The complex lyrics—with clever rhymes such as “Lydia/encyclopedia” and “Amazon/pajamas on”—were inspired by the songs of Gilbert and Sullivan and made many references to contemporary events such as the 1939 New York World’s Fair. Click or tap on the next image for a view of the movie version of Groucho’s song and antics.
I must, of course, include a ukulele version of this tune with some stunning graphics and a new, Twenty-First Century ending! Click or tap on the next image to go for it!
With such richly decorated inspiration to be found on nearly every vaudeville stage or carnival side-show . . .
. . . there were other “Tattooed Lady” songs out there. It’s too good a musical subject not to explore (ogle ?) more intently. Tap or click on the next image for a peek-a-boo of a “hillbilly” take on this theme.
Now the version of this musical genre of which I am most familiar was the Kingston Trio’s song “The Tattooed Lady” recorded way back in my impressionable college days–the late 1950s.
They sang this one in a broadly faked “Cockney” accent thus leading many to believe it to be a British music hall song. Actually, the lyrics (in many variations both benign and obscene) originated as a fiddle and dance tune in Tennessee that the trio “harvested” and adapted. The melody is the well-known and bawdy “Ta-Ra-Ra-Boom-De-Ay” which has been around dance halls seemingly forever.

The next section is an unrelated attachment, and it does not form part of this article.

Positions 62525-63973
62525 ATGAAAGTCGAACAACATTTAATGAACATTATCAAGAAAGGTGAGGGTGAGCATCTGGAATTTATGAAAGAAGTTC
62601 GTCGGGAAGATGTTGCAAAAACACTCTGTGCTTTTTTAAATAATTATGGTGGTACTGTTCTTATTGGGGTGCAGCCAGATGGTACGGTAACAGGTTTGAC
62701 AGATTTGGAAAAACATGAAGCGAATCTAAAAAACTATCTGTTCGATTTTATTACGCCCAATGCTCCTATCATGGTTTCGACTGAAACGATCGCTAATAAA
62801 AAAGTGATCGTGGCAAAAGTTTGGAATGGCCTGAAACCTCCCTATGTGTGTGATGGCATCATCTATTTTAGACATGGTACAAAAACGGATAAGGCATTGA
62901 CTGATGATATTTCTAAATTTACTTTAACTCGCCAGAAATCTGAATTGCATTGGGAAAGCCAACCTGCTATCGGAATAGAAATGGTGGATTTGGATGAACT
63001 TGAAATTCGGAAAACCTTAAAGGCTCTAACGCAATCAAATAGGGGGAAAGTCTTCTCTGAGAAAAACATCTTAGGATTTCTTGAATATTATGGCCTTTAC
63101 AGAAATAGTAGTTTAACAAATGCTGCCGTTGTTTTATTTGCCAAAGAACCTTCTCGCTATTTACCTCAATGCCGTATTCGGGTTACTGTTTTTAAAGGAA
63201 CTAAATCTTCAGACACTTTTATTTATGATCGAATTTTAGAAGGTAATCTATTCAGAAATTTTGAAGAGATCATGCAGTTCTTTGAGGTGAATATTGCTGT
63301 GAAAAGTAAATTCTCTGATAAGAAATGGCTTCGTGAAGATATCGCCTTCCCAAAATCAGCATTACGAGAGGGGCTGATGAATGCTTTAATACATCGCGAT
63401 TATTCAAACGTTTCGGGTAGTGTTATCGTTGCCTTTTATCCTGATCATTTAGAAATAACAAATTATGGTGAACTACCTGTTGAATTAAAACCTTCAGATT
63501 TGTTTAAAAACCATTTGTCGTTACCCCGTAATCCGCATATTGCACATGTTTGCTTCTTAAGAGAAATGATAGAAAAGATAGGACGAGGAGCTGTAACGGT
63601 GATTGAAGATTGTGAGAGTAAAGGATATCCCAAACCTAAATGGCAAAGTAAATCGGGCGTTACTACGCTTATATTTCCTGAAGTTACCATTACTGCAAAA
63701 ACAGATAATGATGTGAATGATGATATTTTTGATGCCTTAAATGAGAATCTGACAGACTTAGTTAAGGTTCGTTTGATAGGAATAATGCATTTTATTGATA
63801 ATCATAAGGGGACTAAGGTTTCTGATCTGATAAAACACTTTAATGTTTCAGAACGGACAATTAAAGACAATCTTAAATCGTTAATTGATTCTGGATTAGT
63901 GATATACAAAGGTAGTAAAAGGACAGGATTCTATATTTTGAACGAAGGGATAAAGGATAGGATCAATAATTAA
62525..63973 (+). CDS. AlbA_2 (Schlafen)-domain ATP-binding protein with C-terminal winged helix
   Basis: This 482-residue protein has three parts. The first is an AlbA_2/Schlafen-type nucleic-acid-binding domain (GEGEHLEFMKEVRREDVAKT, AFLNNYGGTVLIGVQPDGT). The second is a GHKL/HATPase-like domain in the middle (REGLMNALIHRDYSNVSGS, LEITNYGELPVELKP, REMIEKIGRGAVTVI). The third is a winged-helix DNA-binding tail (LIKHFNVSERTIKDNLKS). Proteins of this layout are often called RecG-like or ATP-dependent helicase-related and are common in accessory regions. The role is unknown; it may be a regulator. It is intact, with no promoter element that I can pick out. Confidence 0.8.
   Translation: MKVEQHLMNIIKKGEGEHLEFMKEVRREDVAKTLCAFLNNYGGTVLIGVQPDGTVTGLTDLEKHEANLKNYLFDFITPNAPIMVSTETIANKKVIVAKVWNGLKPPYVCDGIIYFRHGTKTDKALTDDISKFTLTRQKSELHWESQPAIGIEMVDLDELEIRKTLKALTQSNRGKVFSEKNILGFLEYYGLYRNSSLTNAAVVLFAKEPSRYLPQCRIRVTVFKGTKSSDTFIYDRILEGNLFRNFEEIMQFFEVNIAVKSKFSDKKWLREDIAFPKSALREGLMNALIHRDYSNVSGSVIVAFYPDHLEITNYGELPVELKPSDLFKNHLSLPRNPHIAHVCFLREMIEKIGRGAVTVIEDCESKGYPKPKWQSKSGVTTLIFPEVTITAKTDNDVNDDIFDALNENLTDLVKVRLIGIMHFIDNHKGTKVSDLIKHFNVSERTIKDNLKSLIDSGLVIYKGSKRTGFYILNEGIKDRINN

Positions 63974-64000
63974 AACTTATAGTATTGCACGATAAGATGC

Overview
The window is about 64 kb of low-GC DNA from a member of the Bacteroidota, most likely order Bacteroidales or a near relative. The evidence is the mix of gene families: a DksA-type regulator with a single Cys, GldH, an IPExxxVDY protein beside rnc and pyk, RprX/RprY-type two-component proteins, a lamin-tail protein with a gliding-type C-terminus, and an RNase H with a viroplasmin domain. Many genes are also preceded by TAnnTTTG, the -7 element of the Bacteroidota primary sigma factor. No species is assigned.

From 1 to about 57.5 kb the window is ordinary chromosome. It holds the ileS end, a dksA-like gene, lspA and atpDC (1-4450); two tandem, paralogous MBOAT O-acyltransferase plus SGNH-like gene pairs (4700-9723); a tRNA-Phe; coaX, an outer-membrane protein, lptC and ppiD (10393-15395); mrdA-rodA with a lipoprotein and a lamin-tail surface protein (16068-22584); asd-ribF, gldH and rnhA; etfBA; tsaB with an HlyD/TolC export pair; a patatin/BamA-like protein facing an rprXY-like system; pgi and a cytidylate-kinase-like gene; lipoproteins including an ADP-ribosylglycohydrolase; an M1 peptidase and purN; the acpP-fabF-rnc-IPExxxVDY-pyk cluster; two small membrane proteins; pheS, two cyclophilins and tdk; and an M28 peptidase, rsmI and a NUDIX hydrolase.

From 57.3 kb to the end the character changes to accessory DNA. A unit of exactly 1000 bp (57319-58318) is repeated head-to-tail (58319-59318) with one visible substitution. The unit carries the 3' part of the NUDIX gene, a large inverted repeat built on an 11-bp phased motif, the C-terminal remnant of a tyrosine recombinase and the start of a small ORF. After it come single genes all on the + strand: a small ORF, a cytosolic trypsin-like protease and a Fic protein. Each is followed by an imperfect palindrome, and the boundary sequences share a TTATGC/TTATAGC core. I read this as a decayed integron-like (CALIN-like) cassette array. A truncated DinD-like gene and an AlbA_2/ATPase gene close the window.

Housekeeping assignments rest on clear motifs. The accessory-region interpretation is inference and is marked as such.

As an aside for you stringed instrument techies, Nick Reynolds–an original member of the trio–played a four string tenor guitar tuned DGBE just like a baritone uke. In this pic he has a capo at the fifth fret bringing it up to GCEA–ukulele tuning! Today, his tenor is in the musical instrument collection of the Smithsonian. Remember: “More than four strings is just showing off!”
Give a tap or click on the next image to hear this tune sung by this Hawaiian bred, California nurtured group who, in their own way, helped kickstart the mid-century popular (if not musicologically pure) Folk Song phenomenon in America.
For those of you who would like to give this one a try at home, sequestered of course as we must be (and with body art covered or uncovered as is your wont), here is a ukulele chord and chord/melody arrangement I put together for this tune a couple of years ago. Enjoy!
There are those–not we sophisticated strummers, of course!–who think that ukuleles as well as bodily tattoos are, at best, an acquired taste. Here, then, is a more appreciated (again, by some) musical form of a“tattoo” heard if not worn around the world—the so-called “military tattoo.”
This musical signal of sorts was sounded by drum or bugle to recall soldiers to their quarters in the evening. The term comes from the early 17th-century Dutch phrase “doe den tap toe”, roughly translated as “turn off the tap.”
It was the signal sounded by the garrison bugler to instruct nearby innkeepers to stop serving beer and for soldiers to return to their barracks. It’s totally unrelated to the island origins of an ink tattoo but, why not a skirl instead of a strum?
So, Let’s end this musing with this–one of the more spectacular military musical rituals in the world. Get those tattooed ladies out of your mind, set your ukulele aside, pour yourself a wee dram of single-malt, crank up the volume, and click or tap on the next image for a treat—whisky and music!
Turn the volume back down, return to garrison, stay socially distanced, stay safe, and STAY TUNED!
Oh yes, if you do have a tattoo. Please be discrete. There are young strummers out there!
And, above all, stay covered up. One way or another!